Tuesday, October 30, 2012
“The United States is the only country that elects a politically powerful president via an electoral college and the only one in which a candidate can become president without having obtained the highest number of votes in the sole or final round of popular voting.”
—George C. Edwards
I’ve already voted. Last week. Not sure what difference it makes, since my state is always a lock for the Republicans. All I can hope for is that if the nationwide popular vote result differs from the Electoral College result, we might once again consider doing away with the Electoral College or, at least, modifying it in some way.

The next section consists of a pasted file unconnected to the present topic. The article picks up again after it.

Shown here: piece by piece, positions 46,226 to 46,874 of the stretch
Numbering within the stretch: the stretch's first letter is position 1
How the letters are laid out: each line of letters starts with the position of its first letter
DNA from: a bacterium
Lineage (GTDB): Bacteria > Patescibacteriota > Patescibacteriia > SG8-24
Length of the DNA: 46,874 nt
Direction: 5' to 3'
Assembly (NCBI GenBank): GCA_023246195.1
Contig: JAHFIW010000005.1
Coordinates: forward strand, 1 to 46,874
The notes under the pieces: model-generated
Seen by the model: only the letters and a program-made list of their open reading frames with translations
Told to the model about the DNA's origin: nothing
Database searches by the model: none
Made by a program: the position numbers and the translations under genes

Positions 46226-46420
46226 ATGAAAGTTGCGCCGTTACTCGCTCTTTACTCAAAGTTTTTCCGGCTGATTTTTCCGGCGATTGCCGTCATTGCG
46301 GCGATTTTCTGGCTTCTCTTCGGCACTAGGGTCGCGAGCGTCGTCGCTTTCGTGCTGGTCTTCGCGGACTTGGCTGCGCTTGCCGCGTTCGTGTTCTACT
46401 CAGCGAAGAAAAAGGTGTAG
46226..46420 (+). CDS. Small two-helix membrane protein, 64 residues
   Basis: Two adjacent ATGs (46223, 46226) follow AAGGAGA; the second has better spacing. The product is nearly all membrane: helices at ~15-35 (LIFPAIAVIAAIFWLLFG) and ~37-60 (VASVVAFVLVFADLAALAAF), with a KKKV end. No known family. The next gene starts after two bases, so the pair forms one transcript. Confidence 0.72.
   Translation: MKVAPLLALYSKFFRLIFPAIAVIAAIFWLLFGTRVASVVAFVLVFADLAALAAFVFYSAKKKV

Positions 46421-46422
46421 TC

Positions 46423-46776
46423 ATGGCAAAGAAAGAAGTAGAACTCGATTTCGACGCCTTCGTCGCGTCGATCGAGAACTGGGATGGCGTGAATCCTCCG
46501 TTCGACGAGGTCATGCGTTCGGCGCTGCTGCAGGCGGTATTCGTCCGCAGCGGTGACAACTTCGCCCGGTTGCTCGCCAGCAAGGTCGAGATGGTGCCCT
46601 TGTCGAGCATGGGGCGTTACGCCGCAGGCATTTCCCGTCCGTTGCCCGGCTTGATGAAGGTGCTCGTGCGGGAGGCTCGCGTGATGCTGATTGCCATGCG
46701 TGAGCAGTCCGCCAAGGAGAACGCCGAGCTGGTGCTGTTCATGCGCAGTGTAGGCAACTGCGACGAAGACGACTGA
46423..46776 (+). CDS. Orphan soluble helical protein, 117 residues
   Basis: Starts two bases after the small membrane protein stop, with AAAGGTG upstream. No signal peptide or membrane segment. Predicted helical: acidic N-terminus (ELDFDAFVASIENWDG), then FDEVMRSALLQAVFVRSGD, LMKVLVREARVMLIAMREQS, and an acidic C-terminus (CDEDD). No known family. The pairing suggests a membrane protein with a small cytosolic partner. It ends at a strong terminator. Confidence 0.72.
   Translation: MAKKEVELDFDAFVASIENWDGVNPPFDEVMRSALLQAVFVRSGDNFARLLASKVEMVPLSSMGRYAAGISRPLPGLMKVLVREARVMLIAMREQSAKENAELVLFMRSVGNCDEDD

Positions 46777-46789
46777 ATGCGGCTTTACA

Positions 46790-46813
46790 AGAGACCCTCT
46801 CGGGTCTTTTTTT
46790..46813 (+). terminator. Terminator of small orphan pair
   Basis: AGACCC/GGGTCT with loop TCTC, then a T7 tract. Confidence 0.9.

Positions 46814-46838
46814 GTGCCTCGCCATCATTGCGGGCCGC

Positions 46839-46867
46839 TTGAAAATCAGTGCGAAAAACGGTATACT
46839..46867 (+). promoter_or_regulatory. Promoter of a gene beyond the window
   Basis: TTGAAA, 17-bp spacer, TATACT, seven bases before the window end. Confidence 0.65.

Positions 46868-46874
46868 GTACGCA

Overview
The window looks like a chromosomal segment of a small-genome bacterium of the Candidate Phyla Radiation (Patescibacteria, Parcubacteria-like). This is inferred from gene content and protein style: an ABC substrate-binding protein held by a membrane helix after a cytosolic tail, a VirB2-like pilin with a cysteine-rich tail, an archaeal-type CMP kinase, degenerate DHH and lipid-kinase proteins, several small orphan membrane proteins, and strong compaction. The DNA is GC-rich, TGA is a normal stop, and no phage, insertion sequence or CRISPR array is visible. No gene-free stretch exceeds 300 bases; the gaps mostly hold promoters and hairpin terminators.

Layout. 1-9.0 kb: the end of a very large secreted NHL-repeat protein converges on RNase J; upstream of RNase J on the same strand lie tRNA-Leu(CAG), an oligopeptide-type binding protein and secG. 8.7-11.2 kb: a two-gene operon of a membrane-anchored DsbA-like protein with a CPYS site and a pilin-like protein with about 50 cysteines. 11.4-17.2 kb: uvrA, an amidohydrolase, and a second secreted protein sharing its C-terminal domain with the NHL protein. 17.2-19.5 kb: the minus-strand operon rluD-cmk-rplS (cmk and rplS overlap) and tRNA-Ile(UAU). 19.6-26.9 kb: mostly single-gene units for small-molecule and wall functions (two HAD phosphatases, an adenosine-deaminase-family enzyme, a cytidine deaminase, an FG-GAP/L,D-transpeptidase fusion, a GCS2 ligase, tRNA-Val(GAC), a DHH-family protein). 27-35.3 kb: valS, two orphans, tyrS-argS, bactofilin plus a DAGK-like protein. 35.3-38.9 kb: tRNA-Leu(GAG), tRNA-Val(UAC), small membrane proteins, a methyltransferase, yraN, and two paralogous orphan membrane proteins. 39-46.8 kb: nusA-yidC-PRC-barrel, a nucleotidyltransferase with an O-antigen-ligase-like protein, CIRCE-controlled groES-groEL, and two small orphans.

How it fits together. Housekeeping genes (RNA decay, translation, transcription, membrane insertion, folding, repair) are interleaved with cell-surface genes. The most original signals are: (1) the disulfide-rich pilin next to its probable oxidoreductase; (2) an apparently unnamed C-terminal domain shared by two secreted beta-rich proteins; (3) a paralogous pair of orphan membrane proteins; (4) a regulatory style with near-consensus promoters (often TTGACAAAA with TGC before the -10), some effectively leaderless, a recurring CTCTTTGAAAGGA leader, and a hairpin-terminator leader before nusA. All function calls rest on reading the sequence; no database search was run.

I understand the arguments for the electoral approach and it probably made a lot of sense back in the day. And when you read your history you will note that slavery and women’s voting rights, or lack thereof, played a major part in the agreement to use “electors” to pick the President and Vice-President. There is also a deep conversation about Federalism and states rights woven into the fabric of the electoral debate.
But it’s time to move on. We are living in different times. The electoral system has created a situation where the race for the most powerful office on the planet is determined by a few states. More specifically, by a few key counties within a few key states. I don’t think this was what the founding fathers had in mind when they came up with the electoral concept. (What they really had in mind was for the Congress to elect the President and Vice President. They weren’t real keen on giving too much power to the masses either.)